Julian Cope presents Head Heritage

Funkadelic - Hardcore Jollies

Hardcore Jollies

Released 1976 on Warner Bros.
Reviewed by Dog 3000, 17/02/2003ce

For some reason I don't quite understand a lot of reviewers of Funkadelic's "Hardcore Jollies" album seem to consider this to be one of their lesser efforts. To me, it's quite the opposite -- in fact I'd say it's their last truly great "rock" album as opposed to their (also great but) more disco-oriented later albums like "One Nation Under A Groove" and "Uncle Jam".

Legendary guitarist Eddie "Maggot Brain" Hazel was already out of the band by this point, though his presence is felt all over, among other places in the album's dedication "to the guitar players of the world." The guitarists who do play on this album include Glen Goins, Gary Shider and Mike Hampton -- and they shred, slash and burn like Mr. Maggot Brain himself, making this a contender for the finest "psychedelic soul-funk guitar" album recorded at any time between Hendrix's "Band of Gypsys" LP and today.

The album is also one of the last to feature the full vocal line up of the "original Parliaments" (Fuzzy, Grady, Sting Ray and Calvin plus of course George "Dookie Gobbler" Clinton) and also includes their female adjunct "The Par-Lets". The singing on most tunes is provided by a wall of wailing funkateers, with occasional spotlights for individual vocalists, though on the whole the vocal arrangements are sort of a free-form choir (of stoned half-naked freeks with billowing 'fros.)

Side one kicks off with a "heavy metal disco" version of "Comin' Around the Mountain". When Clinton & co sing the line "she'll be comin' around the mountain when she comes" you can't help but hear a sexual entendre that wasn't intended in the original folk song. The sound is distant and distinctly live-sounding -- I think I heard somewhere that some of the tracks on this album were recorded during rehearsals for an upcoming tour. Sounds like maybe they were rehearsing in an airplane hanger (which is indeed where the remake of "Cosmic Slop" on side two was recorded), though I must say whatever they were doing I really like the "spacious" sound. After nursery-rhyme chanting through the first half of the track, the singers shut up and the guitarist takes over and unleashes a torrent of echo-drenched & heavily phased slash and burn. Rock on!

Second track "Smokey" is slower and features a neat riff, trippy singing and a little blues harp thrown in for good measure. Toward the end they bring it down for awhile and Bernie Worrel's pitch-bending-like-a-muthafunker keyboard goes "woob woob woob WOOOOO!!!" in the bass register while the funk choir chants and moans like spooky underwater ghosts. Just plain kewl. A cannabistic reverie to lost love where the title is an obvious drug entendre (many big fat joints floating through space on the Pedro Bell-drawn album cover) though it is also explicitly the name of the woman who done left the singer feelin' so blue.

Third track "If You Got Funk, You Got Style" sounds more like their later-period style, with the guitars in check and a more explicitly "dance music" arrangement. The boss man Clinton sings this one, and it is a decent enough song, one of many "explainin' the funk anthems" he has written, it just doesn't seem to fit in with the overall sound of the rest of the album.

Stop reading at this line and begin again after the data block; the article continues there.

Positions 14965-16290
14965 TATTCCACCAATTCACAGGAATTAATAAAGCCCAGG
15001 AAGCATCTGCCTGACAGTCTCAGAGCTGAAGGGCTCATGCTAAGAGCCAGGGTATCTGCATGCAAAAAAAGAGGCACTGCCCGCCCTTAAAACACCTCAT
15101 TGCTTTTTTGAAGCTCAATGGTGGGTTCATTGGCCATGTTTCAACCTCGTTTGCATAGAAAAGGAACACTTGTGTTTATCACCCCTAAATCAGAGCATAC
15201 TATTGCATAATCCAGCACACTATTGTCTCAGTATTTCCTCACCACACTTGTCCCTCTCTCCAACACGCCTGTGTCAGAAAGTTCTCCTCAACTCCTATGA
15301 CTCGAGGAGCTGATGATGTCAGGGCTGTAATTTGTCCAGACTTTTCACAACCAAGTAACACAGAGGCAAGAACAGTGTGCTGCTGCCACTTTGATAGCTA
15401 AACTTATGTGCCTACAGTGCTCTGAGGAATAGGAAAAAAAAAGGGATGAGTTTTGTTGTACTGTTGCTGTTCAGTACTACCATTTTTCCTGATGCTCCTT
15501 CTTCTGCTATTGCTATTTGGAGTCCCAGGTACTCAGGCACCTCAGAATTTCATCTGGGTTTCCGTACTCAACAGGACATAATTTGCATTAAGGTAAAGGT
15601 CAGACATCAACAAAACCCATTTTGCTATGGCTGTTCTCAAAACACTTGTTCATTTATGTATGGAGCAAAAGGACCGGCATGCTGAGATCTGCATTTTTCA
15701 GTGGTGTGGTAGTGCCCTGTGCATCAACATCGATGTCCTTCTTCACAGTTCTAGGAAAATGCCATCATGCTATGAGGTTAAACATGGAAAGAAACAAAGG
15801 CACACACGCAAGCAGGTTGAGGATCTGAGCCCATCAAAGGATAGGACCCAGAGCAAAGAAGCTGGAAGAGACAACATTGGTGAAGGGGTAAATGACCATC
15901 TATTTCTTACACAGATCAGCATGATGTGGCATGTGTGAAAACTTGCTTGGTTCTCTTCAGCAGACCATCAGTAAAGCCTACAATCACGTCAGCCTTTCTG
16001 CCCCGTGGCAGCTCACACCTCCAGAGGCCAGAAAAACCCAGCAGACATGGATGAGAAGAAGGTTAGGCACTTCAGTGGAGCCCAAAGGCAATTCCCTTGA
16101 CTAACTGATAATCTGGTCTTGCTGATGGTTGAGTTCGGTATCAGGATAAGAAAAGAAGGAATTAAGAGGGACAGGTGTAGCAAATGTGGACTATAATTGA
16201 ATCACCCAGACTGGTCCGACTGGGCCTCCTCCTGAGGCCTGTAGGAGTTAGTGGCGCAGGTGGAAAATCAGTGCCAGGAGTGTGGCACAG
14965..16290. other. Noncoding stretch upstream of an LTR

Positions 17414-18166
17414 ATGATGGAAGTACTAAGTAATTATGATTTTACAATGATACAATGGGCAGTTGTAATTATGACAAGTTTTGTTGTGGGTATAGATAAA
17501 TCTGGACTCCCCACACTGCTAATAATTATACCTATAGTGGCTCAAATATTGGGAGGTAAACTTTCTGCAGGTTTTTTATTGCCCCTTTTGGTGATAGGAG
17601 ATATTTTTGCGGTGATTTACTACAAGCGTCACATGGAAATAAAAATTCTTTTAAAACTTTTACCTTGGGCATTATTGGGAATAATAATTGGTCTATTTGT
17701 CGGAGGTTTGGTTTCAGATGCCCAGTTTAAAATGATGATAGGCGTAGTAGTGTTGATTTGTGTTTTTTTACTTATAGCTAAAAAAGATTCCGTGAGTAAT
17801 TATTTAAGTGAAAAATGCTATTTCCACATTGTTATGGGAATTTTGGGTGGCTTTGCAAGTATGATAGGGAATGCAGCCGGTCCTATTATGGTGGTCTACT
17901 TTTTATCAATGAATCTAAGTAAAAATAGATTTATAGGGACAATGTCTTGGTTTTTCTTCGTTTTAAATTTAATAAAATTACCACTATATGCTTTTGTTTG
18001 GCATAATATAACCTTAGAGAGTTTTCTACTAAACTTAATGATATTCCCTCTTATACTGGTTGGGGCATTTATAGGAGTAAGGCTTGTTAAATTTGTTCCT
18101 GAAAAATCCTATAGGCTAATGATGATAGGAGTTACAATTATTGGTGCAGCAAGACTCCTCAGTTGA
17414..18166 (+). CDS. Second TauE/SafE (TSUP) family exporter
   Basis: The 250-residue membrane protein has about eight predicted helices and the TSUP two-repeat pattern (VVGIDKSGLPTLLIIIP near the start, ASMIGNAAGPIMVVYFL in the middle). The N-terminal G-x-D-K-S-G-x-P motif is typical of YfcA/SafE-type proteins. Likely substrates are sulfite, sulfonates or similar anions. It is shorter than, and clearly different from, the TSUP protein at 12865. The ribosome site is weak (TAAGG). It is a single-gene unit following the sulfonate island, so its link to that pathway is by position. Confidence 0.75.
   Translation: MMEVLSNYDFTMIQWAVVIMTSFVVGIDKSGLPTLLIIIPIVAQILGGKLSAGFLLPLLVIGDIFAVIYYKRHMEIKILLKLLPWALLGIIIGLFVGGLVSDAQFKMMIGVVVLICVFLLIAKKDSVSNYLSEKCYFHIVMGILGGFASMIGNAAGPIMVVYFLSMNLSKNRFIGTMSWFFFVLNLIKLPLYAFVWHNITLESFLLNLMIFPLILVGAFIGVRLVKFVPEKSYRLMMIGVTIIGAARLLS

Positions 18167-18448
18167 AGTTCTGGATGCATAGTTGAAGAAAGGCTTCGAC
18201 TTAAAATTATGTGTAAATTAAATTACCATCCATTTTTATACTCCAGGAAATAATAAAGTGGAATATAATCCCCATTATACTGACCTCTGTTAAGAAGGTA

Side one ends with the title tune "Hardcore Jollies", an instrumental showcase for the guitarists in the band. The riffage here definitely recalls Band of Gypsys-era Hendrix, though with a more fonked-up rhythm section. Shred shred shred, chop chop chop! Who says a funk band can't play rock? (Note: on my vinyl version, this track and "Soul Mate" are reversed on the label -- the album cover does show the correct song order however.)

Track two kicks off with a love ballad "Soul Mate" . . . *ahem* well, Funkadelic was not exactly known for their love ballads. It's kinda pretty, in the hands of Peaches & Herb maybe it could have been an MOR hit. Moving right along . . .

Second track on side two is the remake of "Cosmic Slop" the title track from their classic 1973 album. This version (recorded live at "Stewart Airfield, Hanger E, Newburg, New York") is faster and funkier than the original and includes the "space people / universal love" intro which they always did live but which was not part of the original studio recording. This is simply one of their greatest songs ever, with tragic lyrics about a single ghetto mom selling her body to provide for her five kids (sung from the point of view of one of the kids) with mystical spaceage almost Sun Ra-ish metaphors thrown in for good measure. Lead vocal is a Curtis Mayfieldesque falsetto accompanied by the wailing underwater funk choir, throw in a huge beat and an awesome bass riff, add more wailing & shredding guitars -- what more could you ask for?

Next up is "You Scared The Lovin' Out Of Me" which has major-key verses and a minor-key chorus riff centered around a "faux-egyptian" melody that everybody's heard before (not sure where it originates, but on the playground we always sang the tune as "do your balls hang low, do they wobble to and fro?" or else "there's a place in France where the naked ladies dance" -- you know the one.) Dominated by group vocals with the female "Par-lets" high in the mix, it's another kewl slice of slow 'n' spooky stoner funk ala "Smokey."

Final song is "Adolescent Funk" a showpiece for Bernie Worell's keyboard wizardry. The girls wordlessly sing "da da da" and "doo doo doo" while Bernie bends notes all over the place to the point where his keyboard (a moog I presume?) sounds like another guitar drenched in weird effects. He also busts out an array of chirping and whirling sounds which almost begin to sound like the noodling on Captain & Tenille's "Muskrat Love" (!) Playful yet somehow melancholy, it's a lovely denouement to a truly unsung album.

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